Amphipods and watercress: potential chemical defense in a stream macrophyte

TitleAmphipods and watercress: potential chemical defense in a stream macrophyte
Publication TypeJournal Article
Year of Publication1988
AuthorsNewman R.M
JournalBulletin of the North American Benthological Society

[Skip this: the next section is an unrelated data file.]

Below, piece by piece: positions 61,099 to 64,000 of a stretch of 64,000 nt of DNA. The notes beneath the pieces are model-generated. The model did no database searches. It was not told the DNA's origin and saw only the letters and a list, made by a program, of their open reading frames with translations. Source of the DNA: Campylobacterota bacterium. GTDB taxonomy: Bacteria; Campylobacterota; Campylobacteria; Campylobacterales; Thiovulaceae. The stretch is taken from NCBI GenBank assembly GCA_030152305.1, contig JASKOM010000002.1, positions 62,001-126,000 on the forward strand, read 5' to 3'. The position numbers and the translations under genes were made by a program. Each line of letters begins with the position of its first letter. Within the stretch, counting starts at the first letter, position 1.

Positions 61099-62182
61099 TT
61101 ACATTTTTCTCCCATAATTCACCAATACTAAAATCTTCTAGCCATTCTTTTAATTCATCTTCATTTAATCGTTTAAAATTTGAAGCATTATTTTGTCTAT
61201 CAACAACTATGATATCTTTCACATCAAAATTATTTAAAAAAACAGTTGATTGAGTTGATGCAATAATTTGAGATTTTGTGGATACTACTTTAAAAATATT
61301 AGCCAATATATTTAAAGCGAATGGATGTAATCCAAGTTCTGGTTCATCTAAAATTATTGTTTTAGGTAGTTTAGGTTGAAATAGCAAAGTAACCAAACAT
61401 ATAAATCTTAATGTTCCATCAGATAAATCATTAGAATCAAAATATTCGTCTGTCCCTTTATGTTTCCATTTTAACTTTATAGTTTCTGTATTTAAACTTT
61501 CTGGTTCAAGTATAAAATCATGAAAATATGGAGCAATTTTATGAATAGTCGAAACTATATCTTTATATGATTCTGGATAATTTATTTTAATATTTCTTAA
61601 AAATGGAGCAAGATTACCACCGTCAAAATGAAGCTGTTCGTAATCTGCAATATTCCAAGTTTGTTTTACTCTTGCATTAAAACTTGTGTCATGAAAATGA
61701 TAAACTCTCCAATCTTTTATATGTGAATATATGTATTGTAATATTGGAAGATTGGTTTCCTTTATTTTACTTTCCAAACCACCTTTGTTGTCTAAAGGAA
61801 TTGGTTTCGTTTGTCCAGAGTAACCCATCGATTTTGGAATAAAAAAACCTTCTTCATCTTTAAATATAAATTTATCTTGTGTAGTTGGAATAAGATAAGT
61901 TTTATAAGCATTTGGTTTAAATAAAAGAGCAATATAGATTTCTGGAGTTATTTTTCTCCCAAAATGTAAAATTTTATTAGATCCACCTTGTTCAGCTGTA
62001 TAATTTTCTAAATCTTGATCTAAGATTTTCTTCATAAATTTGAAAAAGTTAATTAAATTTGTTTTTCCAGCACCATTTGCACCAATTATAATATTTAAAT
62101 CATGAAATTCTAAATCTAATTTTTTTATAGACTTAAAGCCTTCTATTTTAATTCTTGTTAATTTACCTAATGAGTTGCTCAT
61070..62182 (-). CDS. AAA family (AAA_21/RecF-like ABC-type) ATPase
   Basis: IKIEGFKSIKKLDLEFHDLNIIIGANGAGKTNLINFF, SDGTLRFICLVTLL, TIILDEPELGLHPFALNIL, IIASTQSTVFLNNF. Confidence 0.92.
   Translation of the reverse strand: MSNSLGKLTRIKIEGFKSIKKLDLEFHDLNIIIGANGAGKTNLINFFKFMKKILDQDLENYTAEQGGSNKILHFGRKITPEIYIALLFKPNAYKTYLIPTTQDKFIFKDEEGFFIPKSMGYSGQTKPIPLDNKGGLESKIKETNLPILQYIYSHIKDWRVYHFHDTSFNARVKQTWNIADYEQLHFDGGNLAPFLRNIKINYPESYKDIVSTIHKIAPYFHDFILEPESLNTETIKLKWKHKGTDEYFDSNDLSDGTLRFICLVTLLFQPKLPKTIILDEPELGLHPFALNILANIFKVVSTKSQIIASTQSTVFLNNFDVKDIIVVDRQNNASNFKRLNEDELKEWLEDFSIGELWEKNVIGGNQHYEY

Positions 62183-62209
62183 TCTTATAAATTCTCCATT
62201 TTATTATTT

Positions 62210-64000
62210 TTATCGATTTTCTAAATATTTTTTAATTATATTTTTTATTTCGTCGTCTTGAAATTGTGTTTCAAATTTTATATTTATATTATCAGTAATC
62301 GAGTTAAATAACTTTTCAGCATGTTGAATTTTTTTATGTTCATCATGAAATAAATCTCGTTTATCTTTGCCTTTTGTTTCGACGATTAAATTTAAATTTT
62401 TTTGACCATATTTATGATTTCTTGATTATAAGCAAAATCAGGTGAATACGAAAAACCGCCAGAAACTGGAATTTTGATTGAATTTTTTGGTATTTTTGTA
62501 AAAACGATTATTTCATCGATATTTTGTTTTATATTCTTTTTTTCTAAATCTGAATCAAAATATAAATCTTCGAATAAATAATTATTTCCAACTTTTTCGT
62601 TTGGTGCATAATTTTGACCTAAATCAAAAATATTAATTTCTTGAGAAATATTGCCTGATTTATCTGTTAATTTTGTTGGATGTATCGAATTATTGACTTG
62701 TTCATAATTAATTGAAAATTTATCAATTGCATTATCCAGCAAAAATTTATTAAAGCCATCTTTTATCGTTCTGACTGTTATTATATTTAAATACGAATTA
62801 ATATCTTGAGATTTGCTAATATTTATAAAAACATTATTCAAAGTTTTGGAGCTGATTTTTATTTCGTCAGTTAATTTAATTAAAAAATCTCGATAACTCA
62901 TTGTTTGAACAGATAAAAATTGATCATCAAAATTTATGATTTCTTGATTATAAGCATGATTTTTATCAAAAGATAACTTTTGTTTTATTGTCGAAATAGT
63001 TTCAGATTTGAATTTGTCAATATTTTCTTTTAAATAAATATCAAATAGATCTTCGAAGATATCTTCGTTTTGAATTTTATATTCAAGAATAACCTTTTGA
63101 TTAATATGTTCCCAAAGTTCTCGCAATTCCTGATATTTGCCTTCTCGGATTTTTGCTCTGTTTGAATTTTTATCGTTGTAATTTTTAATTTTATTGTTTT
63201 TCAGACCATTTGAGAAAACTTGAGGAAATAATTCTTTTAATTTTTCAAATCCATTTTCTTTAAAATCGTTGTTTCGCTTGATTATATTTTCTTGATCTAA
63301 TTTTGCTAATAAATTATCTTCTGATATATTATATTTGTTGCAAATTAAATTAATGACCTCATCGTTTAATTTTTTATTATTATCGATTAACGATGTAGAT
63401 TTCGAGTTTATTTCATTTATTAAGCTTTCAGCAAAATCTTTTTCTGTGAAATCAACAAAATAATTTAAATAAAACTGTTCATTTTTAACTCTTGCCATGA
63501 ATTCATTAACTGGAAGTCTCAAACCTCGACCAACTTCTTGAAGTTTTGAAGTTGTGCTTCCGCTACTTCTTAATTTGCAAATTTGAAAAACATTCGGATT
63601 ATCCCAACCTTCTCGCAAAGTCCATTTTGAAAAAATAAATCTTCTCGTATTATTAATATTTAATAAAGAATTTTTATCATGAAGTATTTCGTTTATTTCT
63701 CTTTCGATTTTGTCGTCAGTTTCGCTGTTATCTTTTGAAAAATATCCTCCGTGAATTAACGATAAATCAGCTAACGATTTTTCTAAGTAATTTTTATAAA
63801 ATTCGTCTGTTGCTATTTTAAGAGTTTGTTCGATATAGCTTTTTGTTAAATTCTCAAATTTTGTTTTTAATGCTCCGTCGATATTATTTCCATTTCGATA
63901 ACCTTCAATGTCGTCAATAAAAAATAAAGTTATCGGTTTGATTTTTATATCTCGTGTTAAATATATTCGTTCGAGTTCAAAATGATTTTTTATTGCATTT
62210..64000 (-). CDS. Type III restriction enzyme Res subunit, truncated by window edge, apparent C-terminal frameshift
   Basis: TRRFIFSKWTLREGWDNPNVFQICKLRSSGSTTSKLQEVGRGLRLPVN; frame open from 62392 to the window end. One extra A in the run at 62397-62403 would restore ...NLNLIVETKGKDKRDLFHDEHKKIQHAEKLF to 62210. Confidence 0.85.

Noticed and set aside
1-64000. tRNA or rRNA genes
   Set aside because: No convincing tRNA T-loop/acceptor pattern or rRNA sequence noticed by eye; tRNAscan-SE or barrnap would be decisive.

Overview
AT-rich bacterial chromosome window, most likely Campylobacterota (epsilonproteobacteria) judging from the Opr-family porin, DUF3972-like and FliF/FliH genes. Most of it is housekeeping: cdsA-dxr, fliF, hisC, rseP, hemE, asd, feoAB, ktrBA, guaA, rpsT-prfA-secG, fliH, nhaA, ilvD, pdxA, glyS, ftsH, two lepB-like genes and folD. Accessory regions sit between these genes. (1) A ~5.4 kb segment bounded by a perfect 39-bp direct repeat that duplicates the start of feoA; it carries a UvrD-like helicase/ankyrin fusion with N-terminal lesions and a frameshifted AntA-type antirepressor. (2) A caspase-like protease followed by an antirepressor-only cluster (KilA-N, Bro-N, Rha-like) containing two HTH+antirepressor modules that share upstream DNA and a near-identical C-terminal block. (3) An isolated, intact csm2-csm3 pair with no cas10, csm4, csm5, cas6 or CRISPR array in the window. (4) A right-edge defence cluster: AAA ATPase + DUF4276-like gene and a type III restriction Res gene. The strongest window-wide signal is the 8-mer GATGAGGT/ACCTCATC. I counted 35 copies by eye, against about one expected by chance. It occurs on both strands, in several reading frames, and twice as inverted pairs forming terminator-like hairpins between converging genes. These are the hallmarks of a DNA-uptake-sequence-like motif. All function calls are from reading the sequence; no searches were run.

While investigating the role of amphipod shredders on litter (watercress, Nasturtium officinale) decomposition, I learned that Nasturtium, after it had been frozen, was toxic to Gammarus pseudolimnaeus. Observations were made and experiments were then performed on Gammarus and watercress from two springbrooks: Carp Creek, MI (in Aug) and Squabble Brook, CT (Oct-Nov). Toxicity tests with fresh frozen watercress leaves gave 48 h LC50 values (trimmed Spearman-Karber methods) or 475 mg wet tissue/L (95% CI=402-528 mg/L) in MI and 1122 mg/L (996-1262 mg/L) in CT. These differences may be due to either temporal or geographic variability. Watercress, a crucifer, is known to contain glucosinolates, which upon tissue damage are hydrolyzed to isothiocyanates or nitriles. A 2 degree compound, phenylethylisothiocyanate, which occurs in watercress was found to be quite toxic in solution. Forty-eight h LC50 values for phenylethylisothiocyanate were 3.62 ug/L (95% CI=2.77-4.74 ug/L) in MI and 0.96 ug/L (0.67-1.36 ug/L) in CT. Choice (preference) trials in CT indicated little consumption of fresh green watercress leaf disks. Overall, less than 10% of the fresh cress offered was consumed (% area remaining = 94.7% for 12 h starvation; 92.5% for 48 h starvation). Yellow (light deprived) cress was consumed much more readily, with only 51.4% remaining for 12 h starvation and 30.8% remaining for 48 h starvation. The most fresh cress was consumed when it was the only choice (about 90% remaining) and the least was consumed when there was an equal or greater number of yellow disks (2:2 or 2:1, ca 94%). These results suggest that watercress may possess defensive chemicals which reduce herbivory by invertebrates such as Gammarus.